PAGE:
The Economic and Financial Crimes Commission (EFCC) says it re-arrested Rita Ofili-Ajumogobia, a former judge of the federal high court, in order to file a fresh criminal charge against her.
Ofili-Ajumogobia was surrounded by operatives of the commission at the court premises on Tuesday after Hakeem Oshodi, judge of a Lagos high court, struck out corruption charges against her.
In his ruling, Oshodi struck out the 31-count charge bordering on an alleged perversion of the course of justice, unlawful enrichment and forgery filed by the EFCC against Ofili-Ajumogobia and Godwin Obla, on the grounds that the court lacked jurisdiction to hear the suit.
The judge also said the EFCC did not follow the procedures set by the National Judicial Council (NJC) in disciplining erring judicial officers
Oshodi ruled that based on the judicial precedent set by the case of Nganjiwa V. FRN, the high court lacked jurisdiction to hear the suit as the EFCC “jumped the gun” in filing the first amended charge.
“As at Monday, December 11, 2017, the EFCC was aware of the decision reached by the court of appeal in Nganjiwa vs FRN,” the judge said.
“As at that date, the amended information was yet to be filed and the 12 prosecution witness was still giving evidence.”
However, in a statement on Tuesday, Tony Orilade, EFCC’s spokesperson, said in view of Oshodi’s ruling and having complied with the NJC procedure, the commission is set to prefer fresh criminal charges against the 59-year-old judge.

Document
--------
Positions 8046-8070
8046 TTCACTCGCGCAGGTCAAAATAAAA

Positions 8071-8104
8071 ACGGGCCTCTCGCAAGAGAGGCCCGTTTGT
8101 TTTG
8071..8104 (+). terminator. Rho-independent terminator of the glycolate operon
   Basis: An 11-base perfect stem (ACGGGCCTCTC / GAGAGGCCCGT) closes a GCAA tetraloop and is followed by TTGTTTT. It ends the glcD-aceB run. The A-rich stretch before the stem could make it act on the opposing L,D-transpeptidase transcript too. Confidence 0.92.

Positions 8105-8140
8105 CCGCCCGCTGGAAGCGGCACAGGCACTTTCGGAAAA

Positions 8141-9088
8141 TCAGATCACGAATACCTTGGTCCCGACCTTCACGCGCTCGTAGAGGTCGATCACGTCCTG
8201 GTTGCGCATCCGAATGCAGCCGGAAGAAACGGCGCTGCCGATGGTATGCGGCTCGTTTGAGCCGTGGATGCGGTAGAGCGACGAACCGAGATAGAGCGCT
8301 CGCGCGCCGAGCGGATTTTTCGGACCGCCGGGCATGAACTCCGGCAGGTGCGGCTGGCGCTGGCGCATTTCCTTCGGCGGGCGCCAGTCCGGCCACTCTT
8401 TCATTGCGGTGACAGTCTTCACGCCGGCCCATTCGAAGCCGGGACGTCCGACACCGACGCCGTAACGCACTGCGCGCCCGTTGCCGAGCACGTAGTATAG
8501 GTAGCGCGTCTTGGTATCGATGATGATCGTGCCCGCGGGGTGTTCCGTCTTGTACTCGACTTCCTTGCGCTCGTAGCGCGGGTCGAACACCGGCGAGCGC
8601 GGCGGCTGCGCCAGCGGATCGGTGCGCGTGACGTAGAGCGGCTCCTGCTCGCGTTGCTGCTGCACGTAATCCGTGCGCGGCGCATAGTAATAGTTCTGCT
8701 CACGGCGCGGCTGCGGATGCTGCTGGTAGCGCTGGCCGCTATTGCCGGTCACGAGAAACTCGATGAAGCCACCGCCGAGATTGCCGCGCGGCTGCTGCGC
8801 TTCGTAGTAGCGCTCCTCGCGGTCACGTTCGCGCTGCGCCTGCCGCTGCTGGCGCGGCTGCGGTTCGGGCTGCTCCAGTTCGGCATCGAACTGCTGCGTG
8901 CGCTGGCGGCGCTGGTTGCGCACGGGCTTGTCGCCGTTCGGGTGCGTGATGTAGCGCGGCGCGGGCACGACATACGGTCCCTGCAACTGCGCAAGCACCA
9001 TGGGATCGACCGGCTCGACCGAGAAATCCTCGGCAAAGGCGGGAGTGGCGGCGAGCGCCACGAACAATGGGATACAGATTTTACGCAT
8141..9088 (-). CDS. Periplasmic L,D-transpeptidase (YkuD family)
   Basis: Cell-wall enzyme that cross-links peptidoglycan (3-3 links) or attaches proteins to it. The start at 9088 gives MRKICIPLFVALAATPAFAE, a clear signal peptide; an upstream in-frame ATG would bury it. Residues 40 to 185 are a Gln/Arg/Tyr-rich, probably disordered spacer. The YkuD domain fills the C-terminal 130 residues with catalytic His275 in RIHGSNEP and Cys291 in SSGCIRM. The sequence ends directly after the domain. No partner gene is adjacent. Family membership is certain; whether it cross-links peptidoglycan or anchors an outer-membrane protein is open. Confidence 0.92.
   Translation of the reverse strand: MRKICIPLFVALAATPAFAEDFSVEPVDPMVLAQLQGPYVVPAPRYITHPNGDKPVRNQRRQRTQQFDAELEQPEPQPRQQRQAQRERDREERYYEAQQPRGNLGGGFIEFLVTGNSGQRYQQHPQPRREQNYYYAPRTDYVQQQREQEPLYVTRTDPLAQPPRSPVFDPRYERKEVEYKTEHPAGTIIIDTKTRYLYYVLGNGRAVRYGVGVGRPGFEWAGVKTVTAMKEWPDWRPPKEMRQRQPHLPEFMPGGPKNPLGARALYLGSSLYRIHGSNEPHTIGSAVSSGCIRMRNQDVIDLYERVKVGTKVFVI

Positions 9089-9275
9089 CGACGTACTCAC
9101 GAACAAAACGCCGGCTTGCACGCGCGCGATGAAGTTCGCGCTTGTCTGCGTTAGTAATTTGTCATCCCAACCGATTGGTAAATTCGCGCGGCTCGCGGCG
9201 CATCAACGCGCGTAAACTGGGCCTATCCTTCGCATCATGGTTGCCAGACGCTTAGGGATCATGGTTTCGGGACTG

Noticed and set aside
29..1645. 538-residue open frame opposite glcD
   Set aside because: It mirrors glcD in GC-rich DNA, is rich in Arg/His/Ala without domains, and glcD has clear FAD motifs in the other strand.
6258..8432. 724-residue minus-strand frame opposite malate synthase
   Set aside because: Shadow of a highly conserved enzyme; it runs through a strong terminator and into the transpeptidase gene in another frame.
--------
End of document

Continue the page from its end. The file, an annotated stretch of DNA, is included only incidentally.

“The Commission re-arrested Ofili-Ajumogobia in line with the decision of the Appeal Court, Lagos Division, in a case involving Justice Hyeladzira Nganjiwa, where it said that a judge could not be prosecuted until he or she had either been dismissed or compulsorily retired by the National Judicial Council, NJC,” the statement read.
“Consequent upon the fact that the Commission had presented Justice Ofili-Ajumogobia before the NJC for disciplinary action and that the NJC had taken a position, the Commission would now approach the court to prefer fresh charges her.”
In October 2018, the NJC recommended Ofili-Ajumogobia’s dismissal over misconduct and money-laundering.